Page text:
TO ERICA C. BARNETT: With the economy and the government in Washington (as in many other states) owned and operated by the corporatocracy, builders, developers, and the military-industrial machine, and with profit before people being the state religion in Washington (as in many other states), don't expect Seattle or Olympia to be going all-out to build new community centers or new low-income housing in this century [In the Hall, June 26].
The main function of state and city governments is to generously grant the captains of industry the tax breaks, rezoning requests, height-limit exceptions, and everything else they ask for.
The political machines of Washington State and Seattle (euphemistically calling themselves "Democrats") work strenuously to build and to fill Paul Allen's and Benaroya's condos and office towers, thereby congesting cities like Seattle with condo gentry and their tanks, with legislative and city council rubber-stamp acquiescence.
They have housing departments that do nothing for baristas and Social Security survivors, who surely cannot afford to be tenants of Paul Allen, Benaroya, and their ilk. The day that Seattle or Olympia launch new low-income housing for all who need it will be the day that Seattle is blanketed in snow. But who knows what the 22nd century will bring?
If one thinks that snafus and false starts are to blame—and not deliberate policy, read up on the glorious history of the neocons, Iraq, and imperialism. Or read up on the great icons of statesmanship and advocates of low-income housing, like Nixon, Reagan, Clinton, and the current prophet in the White House.
On the bright side, one gives credit to the political establishment for the building, renovation, and maintenance of the libraries.
TO DAVID SCHMADER: I appreciated the frankness of "How to Not Get Married: On a Deadline" [June 26]. As a Mormon, I have a hard time maintaining any sort of interest in the church while they are actively trying to suppress something that I feel should be an obvious right. (I was fuming when I heard about the announcement given to church members in the California area to put their money toward enacting the ban on gay marriage. That's just not acceptable.) I also appreciate the word of tolerance that was added. Some people are never going to understand certain issues and it is important that both sides accept each other as people, not as ways of being. This should be disseminated far and wide.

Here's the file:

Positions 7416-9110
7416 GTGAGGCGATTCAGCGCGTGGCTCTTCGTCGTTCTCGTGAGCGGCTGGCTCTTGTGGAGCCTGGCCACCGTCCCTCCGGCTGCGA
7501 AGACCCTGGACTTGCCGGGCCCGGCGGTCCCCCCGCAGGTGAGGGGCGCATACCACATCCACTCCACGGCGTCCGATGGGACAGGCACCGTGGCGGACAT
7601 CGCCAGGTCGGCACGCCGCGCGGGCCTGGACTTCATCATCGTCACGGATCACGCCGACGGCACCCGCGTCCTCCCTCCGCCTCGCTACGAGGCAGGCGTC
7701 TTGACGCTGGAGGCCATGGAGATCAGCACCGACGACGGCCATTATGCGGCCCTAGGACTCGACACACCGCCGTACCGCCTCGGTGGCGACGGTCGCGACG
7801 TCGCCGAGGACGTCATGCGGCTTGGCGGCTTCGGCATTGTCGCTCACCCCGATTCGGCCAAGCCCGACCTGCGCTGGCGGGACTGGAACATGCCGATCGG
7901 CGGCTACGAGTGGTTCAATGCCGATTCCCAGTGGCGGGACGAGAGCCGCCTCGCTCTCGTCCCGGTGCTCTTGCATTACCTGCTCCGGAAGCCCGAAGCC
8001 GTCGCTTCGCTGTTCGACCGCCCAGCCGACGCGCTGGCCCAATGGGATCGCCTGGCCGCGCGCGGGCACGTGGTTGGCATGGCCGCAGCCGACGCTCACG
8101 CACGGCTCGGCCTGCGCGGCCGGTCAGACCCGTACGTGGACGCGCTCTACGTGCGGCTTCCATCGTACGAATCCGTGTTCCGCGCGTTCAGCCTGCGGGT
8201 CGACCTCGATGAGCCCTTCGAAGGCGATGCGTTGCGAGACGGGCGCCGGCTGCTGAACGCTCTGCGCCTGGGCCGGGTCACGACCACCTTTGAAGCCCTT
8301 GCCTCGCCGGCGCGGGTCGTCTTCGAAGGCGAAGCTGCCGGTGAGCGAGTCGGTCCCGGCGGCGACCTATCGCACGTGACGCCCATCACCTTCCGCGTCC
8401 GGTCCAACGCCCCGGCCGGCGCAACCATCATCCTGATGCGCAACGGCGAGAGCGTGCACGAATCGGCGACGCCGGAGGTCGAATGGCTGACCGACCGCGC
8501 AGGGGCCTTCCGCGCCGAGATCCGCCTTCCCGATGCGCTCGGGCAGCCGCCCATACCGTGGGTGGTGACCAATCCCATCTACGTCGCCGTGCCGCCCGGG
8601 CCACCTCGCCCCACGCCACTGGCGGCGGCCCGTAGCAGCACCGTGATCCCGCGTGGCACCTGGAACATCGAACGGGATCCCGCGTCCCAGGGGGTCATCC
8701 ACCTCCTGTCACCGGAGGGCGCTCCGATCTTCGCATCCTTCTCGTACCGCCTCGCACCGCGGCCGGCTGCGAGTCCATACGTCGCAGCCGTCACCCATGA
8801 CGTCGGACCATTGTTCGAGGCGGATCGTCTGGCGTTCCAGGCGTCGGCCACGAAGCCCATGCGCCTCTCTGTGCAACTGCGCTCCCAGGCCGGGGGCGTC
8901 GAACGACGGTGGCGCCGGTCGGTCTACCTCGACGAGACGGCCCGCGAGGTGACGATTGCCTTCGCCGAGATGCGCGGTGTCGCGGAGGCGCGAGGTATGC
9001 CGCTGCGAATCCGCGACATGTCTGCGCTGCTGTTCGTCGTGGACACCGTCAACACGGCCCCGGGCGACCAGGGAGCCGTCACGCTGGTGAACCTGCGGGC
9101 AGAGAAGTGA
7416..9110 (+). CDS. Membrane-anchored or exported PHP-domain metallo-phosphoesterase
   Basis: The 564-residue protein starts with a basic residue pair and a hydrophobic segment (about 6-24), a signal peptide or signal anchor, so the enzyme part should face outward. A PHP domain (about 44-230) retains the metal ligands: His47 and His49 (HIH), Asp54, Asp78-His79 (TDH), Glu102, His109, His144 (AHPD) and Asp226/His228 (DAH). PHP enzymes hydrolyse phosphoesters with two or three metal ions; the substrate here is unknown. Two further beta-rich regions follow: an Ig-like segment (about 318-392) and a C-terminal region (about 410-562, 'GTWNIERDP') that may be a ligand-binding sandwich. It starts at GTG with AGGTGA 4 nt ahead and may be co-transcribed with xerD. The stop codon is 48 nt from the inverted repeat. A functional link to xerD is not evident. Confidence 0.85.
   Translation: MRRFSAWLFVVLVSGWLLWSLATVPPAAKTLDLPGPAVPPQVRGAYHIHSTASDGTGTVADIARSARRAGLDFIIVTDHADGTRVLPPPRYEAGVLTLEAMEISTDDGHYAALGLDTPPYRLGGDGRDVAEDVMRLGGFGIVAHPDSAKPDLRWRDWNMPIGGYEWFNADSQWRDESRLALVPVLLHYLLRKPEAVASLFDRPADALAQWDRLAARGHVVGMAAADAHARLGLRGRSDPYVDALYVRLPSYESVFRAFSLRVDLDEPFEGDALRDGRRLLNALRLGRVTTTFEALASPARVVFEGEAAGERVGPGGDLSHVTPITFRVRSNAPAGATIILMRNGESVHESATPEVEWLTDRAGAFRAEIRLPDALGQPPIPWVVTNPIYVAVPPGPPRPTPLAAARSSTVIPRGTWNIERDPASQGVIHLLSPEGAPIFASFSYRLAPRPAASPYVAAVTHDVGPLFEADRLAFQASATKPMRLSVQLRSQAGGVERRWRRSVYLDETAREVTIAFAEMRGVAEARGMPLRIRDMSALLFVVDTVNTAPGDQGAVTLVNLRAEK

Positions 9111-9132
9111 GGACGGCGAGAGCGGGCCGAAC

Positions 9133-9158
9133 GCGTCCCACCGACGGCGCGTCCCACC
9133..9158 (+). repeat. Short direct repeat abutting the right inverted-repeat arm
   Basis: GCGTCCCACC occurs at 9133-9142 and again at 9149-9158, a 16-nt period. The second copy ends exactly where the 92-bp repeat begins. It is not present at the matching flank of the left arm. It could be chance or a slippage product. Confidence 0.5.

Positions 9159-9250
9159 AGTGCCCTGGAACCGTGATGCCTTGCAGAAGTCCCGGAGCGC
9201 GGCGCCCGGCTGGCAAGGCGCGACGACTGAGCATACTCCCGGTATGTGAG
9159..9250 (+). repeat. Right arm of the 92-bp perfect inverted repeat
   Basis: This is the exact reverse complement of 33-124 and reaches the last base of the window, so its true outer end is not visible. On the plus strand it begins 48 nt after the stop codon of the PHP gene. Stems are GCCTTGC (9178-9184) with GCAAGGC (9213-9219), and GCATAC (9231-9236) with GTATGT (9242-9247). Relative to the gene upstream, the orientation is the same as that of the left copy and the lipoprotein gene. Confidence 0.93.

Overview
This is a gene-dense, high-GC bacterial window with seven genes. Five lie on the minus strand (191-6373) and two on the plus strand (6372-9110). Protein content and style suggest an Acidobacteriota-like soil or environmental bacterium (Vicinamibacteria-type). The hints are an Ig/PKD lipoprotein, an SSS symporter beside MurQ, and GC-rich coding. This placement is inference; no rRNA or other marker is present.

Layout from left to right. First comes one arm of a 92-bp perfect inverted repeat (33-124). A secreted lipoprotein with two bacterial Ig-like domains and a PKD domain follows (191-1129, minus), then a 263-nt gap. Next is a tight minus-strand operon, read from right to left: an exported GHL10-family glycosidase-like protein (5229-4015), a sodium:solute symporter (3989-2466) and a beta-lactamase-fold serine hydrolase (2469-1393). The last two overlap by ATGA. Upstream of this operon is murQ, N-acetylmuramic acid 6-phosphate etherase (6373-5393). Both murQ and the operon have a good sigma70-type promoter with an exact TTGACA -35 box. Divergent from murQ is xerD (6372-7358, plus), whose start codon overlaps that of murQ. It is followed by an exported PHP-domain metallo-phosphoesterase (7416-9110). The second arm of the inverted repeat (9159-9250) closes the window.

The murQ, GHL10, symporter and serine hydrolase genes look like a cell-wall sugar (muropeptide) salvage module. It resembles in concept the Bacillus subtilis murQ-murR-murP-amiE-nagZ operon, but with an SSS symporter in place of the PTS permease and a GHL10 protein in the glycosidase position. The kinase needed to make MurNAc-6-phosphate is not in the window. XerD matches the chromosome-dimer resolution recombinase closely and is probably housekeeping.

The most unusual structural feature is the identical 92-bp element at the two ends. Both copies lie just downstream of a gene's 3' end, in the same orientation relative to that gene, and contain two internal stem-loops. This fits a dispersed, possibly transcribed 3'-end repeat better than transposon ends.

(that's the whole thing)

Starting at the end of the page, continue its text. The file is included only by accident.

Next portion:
YOU CAN'T HANDLE THE TRUTH
TO PAUL CONSTANT: It's called a "Star Fleet Uniform" [How Not to Get Married: In a 'Star Trek' Outfit, June 26]. And everyone who is willing to put on that uniform is well aware of the responsibility and honor that come with it.
TO ANNIE WAGNER: I saw WALL•E yesterday morning and totally agree with your review [On Screen, June 26]. The movie is delightful, moving, and visually stunning. And all those references to previous films and Sigourney Weaver voicing the computer were brilliantly executed.
One thing though... as a native New Yorker, I have seen a cockroach or two in my life. WALL•E's companion/sidekick is not a beetle, but a cockroach. Which makes sense, as our hero is compacting and schlepping trash in a city that resembles a post-apocalyptic downtown New York. Besides, haven't we always heard that Twinkies and cockroaches would out-survive humanity? Ugh, I know....
Leave it to Pixar to create a cockroach we could both root for and actually fall in love with. Ahh, the power of film never fails to amaze, does it?
SISTERS AREN'T DOING IT FOR THEMSELVES
TO DOMINIC HOLDEN: Thank you for that short article on lesbian health care ["Gay Women's Health Crisis," June 26]. I moved here in 2004, and have noticed that there are few organizations here set up and run for the benefit of lesbians for any reason. You talked a little about funding, but what about the general lack of lesbian community in this city? And the lack of a volunteer mentality within the lesbian community? We have to do it for ourselves, no one will do it for us, but it would be nice if this topic were explored in more depth.
I don't read The Stranger very often anymore, but I turned to your article because I was disappointed with the queer feature section. Considering The Stranger's short attention span and lack of manners, I didn't figure on finding a short article on lesbian health care in your paper. Thanks—and keep on writing the way you do.